Home with heart
- “It was hard to imagine living in a new house, but all our old furniture and artwork works well in it,” says Shelley. “There’s a lot of character from all the old, scratched materials.” The ash floorboards were salvaged from a church hall; the dining table is a repurposed science lab bench.
- The house makes the most of the block, whose long side faces north. "We wanted to design something that was cheap and easy to build and as solar-advantageous as possible," explains Shelley.
- The daybed at one end of the kitchen is Shelley’s favourite thing about the house. "People lounge here with a glass of wine and talk to us while we cook. We use it to read, to work, and to relax and take in the view." The island bench is made from salvaged roof trusses.
- The black kitchen benchtops are Paperock, "a recycled paper product that’s low in VOCs, looks great and feels beautiful."
- Money was saved wherever possible. "The fibre-cement cladding panels are all salvaged, damaged stock," says Shelley. "We used the timber battens to cover the cracks."
Featuring an effective passive solar design, salvaged and recycled materials, and an innovative whole-block water harvesting system, this little owner-built home provides a comfortable base for a young Canberra family. Open for Sustainable House Day 2017.
When Shelley Dickerson was growing up, her family had an old 1970s caravan with a daybed in the kitchen. “It was the most sought-after spot in the caravan,” she remembers. So when it came to designing her own home with partner Luke, it was the first feature they wanted. Covered in a repurposed Turkish kilim rug, the daybed divides the living room and the kitchen in the family’s cosy Canberra home. “You can see all the goings-on in the house from here; it’s the heart of the place,” Shelley says.
If the daybed is the heart, the handcrafted, recycled materials form the soul of the home. The design was kept simple so that Luke, a carpenter, could build it by himself in his spare time and most of the joinery is recycled hardwood left over from his other projects. Other materials were salvaged, for environmental and money-saving reasons. It does come with a time cost, but Luke loves the process of recycling things, and says he gets great satisfaction from reusing materials. “The feeling you get at the end of the day is just so worth it.”
The couple took advantage of an ACT government ‘land rent’ system to make building their own house possible financially. “You lease the block for 99 years, meaning that you only need to borrow enough to build the house,” says Shelley. “For us, it was a good way to live in a beautiful spot – in Canberra’s inner west, in the foothills of the Brindabellas – without a huge mortgage.”
The two-storey house has three bedrooms and a studio, plus a split-level kitchen, dining and living area. It’s aligned so that all main rooms have a north window, and a big deck provides a good connection to the garden. Double glazing, good cross ventilation, a concrete slab for thermal mass, a heat pump for hot water and 3 kW of solar PV all assist with the all-electric house’s thermal performance and energy efficiency.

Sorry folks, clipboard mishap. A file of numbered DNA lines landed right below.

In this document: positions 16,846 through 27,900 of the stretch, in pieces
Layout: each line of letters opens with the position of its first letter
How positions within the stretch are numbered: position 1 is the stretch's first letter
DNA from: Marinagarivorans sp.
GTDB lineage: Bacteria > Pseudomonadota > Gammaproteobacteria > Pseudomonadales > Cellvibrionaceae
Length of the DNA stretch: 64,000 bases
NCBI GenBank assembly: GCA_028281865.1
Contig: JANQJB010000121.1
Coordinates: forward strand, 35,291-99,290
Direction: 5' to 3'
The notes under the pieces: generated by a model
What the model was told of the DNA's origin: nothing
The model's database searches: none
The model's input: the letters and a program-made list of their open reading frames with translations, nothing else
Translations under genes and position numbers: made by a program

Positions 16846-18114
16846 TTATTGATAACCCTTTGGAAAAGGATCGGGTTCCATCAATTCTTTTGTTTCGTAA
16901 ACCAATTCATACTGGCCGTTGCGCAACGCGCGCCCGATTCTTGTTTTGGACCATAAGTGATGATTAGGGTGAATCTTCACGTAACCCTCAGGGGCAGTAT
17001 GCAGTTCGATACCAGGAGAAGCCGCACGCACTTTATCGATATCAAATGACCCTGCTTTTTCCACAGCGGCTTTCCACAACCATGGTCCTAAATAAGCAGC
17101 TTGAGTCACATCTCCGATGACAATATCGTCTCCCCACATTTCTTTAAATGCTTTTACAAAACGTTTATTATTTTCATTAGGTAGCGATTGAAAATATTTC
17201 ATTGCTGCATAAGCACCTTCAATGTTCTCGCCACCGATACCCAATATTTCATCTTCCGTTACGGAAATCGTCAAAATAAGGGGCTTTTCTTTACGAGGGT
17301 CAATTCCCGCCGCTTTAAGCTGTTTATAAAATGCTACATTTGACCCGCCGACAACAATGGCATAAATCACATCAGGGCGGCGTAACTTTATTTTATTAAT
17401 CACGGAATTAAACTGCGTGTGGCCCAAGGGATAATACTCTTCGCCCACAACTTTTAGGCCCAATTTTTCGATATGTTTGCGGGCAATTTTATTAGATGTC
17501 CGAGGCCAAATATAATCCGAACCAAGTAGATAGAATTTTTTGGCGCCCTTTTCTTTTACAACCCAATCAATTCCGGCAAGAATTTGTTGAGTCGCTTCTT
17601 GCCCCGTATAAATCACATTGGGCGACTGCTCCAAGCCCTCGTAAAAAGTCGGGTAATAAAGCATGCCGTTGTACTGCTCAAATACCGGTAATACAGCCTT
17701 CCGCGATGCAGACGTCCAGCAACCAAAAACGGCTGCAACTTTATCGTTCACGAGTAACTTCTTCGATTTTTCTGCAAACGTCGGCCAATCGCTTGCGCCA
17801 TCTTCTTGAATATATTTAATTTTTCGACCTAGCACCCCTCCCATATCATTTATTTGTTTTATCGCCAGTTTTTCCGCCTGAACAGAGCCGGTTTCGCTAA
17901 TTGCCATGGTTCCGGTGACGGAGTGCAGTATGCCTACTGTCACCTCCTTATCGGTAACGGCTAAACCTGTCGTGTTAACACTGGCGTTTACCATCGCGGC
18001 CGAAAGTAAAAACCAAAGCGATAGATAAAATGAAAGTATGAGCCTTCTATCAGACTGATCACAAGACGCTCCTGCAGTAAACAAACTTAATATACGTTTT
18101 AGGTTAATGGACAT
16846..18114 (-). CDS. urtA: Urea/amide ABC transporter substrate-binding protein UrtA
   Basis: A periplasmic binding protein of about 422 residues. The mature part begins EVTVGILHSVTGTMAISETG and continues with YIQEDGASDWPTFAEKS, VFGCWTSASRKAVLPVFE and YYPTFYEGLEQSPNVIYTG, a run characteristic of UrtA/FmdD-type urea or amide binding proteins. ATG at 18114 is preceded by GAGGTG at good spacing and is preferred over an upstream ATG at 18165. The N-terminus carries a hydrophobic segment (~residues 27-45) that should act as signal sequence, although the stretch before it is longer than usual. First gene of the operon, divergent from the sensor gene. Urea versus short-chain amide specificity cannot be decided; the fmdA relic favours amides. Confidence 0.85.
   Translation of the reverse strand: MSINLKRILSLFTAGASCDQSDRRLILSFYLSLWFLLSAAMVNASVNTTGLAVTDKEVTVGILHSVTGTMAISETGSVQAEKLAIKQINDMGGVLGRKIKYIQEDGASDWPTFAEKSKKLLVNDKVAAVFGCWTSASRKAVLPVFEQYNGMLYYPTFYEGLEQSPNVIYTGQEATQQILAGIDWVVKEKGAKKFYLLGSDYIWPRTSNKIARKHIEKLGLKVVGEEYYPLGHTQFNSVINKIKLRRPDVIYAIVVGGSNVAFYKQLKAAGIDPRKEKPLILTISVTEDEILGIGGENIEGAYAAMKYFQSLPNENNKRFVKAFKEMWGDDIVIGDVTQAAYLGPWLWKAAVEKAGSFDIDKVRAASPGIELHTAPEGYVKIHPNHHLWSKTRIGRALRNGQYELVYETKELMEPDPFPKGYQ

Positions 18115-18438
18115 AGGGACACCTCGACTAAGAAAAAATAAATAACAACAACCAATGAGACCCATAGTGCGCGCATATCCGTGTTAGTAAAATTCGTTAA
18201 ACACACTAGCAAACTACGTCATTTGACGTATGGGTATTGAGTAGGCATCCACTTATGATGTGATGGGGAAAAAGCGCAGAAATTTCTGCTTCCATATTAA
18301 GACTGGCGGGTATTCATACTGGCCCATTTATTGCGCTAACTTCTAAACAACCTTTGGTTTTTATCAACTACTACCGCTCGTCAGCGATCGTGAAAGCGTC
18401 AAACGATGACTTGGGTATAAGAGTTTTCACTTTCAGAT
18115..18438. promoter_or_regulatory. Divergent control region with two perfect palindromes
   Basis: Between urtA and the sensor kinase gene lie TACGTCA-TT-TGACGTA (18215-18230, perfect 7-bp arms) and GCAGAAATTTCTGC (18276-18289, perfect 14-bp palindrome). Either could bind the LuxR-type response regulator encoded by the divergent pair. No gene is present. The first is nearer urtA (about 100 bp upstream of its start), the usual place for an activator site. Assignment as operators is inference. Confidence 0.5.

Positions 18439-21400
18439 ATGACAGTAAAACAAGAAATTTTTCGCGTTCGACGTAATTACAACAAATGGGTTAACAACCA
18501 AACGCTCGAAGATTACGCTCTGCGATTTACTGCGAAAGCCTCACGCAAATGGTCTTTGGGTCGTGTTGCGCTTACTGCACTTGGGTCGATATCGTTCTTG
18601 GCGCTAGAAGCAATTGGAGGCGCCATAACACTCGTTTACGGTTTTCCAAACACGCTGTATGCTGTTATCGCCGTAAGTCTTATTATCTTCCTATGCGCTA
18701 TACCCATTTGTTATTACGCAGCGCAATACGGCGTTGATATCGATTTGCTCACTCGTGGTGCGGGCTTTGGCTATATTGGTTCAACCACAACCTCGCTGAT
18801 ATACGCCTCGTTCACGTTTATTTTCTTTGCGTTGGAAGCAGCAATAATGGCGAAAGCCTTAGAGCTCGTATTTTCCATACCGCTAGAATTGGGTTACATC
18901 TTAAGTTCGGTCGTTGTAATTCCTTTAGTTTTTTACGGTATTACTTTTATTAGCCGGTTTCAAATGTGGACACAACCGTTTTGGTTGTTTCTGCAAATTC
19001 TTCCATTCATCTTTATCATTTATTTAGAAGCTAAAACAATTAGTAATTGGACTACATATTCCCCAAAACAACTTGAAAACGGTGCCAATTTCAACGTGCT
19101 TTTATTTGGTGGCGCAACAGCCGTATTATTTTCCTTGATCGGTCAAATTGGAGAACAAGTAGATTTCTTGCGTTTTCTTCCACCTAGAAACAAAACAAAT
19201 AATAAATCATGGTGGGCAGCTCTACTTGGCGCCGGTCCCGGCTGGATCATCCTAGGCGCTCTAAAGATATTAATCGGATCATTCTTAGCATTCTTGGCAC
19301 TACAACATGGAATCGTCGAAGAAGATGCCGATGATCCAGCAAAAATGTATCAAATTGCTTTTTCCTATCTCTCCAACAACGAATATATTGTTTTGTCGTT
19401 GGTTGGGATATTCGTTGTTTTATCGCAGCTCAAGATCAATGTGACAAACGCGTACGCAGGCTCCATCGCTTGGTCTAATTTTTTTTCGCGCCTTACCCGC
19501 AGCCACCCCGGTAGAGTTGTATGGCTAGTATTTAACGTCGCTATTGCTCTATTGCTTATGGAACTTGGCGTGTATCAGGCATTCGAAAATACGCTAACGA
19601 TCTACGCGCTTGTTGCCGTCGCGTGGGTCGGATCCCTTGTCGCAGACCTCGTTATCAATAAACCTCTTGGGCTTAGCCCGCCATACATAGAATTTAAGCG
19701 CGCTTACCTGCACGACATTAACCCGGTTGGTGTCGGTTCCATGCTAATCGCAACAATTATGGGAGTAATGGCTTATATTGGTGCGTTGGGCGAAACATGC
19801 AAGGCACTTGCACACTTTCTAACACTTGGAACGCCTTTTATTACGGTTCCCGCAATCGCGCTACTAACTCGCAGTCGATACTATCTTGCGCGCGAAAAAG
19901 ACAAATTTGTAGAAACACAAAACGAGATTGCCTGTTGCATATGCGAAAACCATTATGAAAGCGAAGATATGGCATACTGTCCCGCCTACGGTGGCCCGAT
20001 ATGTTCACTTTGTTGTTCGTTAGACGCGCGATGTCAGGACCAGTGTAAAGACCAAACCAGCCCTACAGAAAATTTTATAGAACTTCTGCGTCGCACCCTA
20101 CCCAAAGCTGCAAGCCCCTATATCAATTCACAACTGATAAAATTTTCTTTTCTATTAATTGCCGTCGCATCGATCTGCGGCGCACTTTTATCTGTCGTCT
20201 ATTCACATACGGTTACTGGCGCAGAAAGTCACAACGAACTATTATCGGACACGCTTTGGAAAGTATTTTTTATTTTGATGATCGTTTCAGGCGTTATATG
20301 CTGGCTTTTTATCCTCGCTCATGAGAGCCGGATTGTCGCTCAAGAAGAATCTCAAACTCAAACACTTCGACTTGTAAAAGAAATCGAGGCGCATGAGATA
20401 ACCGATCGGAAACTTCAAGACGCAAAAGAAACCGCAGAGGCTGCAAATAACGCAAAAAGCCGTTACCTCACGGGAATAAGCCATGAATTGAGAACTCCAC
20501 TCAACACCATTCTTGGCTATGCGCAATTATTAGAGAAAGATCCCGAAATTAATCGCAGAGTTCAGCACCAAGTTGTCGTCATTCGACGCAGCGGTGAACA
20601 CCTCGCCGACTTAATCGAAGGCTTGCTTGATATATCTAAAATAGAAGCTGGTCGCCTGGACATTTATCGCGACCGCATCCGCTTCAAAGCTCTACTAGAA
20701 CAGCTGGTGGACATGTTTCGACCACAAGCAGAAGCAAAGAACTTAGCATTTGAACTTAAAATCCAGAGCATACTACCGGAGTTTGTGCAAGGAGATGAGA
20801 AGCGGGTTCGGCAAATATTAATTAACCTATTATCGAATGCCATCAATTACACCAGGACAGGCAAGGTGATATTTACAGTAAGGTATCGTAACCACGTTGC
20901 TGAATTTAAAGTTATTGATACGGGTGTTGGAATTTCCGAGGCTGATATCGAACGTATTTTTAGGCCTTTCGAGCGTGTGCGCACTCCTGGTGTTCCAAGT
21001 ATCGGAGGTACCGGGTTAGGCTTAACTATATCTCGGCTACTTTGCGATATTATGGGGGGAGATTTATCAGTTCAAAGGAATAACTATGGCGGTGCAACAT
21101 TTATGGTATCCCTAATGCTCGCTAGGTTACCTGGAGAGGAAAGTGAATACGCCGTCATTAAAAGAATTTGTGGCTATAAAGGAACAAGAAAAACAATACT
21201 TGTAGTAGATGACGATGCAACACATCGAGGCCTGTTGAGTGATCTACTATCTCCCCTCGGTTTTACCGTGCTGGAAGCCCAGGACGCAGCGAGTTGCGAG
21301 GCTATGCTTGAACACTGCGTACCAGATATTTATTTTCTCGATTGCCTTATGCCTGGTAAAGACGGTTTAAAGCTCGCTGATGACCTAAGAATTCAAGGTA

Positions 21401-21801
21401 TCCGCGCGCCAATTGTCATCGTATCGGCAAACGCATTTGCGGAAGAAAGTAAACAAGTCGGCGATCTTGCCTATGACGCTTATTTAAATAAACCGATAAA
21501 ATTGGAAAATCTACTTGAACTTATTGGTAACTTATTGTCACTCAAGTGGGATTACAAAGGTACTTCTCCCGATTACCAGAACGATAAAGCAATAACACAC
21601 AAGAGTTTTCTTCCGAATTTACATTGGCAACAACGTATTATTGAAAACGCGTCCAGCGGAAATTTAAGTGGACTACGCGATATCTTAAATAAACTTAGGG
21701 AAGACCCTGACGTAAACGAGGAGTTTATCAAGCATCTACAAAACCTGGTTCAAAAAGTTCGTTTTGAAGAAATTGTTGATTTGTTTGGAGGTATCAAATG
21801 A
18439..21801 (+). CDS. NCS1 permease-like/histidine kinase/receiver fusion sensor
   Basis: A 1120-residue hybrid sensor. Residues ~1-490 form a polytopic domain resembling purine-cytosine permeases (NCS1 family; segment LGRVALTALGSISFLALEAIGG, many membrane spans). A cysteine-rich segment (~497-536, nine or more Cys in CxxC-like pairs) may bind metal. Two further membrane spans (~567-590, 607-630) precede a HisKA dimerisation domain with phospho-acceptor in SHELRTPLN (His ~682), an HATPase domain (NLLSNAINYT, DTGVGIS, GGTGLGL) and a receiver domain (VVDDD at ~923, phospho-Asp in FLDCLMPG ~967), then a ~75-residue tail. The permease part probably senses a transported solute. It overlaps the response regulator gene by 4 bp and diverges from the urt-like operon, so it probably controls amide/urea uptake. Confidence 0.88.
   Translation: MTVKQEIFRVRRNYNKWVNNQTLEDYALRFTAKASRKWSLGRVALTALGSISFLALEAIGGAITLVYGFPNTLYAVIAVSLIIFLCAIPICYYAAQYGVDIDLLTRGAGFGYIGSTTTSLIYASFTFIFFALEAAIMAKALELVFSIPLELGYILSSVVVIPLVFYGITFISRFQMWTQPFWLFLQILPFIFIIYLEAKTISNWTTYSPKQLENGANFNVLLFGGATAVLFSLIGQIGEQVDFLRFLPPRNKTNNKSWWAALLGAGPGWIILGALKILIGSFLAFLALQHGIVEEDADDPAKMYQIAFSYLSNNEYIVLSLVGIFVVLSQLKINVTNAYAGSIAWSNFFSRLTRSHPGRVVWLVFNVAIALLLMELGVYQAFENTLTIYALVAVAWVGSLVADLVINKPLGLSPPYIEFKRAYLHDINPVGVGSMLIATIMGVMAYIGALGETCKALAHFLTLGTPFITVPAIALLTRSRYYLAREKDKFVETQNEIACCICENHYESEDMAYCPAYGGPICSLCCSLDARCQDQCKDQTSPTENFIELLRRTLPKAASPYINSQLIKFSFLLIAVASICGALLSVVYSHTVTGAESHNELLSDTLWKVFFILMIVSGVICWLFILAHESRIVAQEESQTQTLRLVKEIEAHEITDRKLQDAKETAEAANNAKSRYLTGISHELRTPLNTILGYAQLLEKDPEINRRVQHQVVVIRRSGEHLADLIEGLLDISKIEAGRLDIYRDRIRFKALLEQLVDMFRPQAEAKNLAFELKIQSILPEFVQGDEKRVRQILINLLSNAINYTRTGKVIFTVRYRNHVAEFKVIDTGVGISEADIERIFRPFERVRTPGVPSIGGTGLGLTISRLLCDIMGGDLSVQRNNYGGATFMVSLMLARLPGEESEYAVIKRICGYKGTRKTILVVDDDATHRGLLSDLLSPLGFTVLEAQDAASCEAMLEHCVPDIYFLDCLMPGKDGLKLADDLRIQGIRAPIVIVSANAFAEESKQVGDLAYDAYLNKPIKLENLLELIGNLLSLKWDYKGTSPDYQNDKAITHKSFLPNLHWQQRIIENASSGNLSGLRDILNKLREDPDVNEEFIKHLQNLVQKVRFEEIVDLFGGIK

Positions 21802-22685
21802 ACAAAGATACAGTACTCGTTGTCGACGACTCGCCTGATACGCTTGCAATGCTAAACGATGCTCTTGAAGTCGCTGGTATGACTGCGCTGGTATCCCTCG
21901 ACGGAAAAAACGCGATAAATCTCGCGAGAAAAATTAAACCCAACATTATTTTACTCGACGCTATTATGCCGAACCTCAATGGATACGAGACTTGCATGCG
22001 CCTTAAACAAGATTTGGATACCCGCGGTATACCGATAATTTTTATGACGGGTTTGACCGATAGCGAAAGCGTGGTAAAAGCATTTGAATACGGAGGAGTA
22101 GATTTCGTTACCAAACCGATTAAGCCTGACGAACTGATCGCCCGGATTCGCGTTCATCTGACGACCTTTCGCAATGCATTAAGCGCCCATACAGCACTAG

Luke and Shelley moved into the finished house with their two small children in December 2015. “It’s been the most satisfying experience, the whole thing. With its extremes of temperature, Canberra is a great place for a passive solar house – it’s just so effective. Having a house that copes well with very hot and very cold just changes your life.”
Whole-block water harvesting
Shelley and Luke’s “big splurge” on their house was the installation of a whole-block water harvesting system, designed by horticulturalist Tim Edmondson of Get Growing. “The important factors for plant growth are moisture, light and temperature; in Canberra, just as the temperature is coming up after winter, the available moisture starts to decline,” explains Tim. “This system ensures that during the optimum growing season, groundwater is freely available to plants.”
The system consists of 95 lineal metres of aquifers dug into the ground: these are trenches lined with a water-impermeable bentonite liner and filled with washed river sand. “When the sand is wet, it will hold a third of its volume in water,” says Tim. Rainwater runs from the roof into the aquifers, which can store around 2,850 litres; it then travels via capillary action into the soil and is taken up by the plants, much like a giant wicking bed.
Tim notes that the water harvesting system mimics apparently dry creek beds in the Australian bush. “Often you can’t see the water, but it’s there under the surface, moving through the sand and gravel layer and nourishing the trees.”
The system extends the watering period after rain by getting the water straight underground and storing it in the zone where plants can use it; the block’s stormwater outflow is also greatly reduced. In addition, part of the roof drains into a rainwater tank, which can be emptied into the aquifer system in low-rainfall periods.
Their water harvesting system cost around $9,500 and removes most of the need for human management, a boon for Shelley and Luke who describe themselves as hopeless gardeners!
This house is open on Sustainable House Day, Sunday 17 September 2017. Read more >
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Bespoke Building Services
House 147 m2
Land 560 m2
Building star rating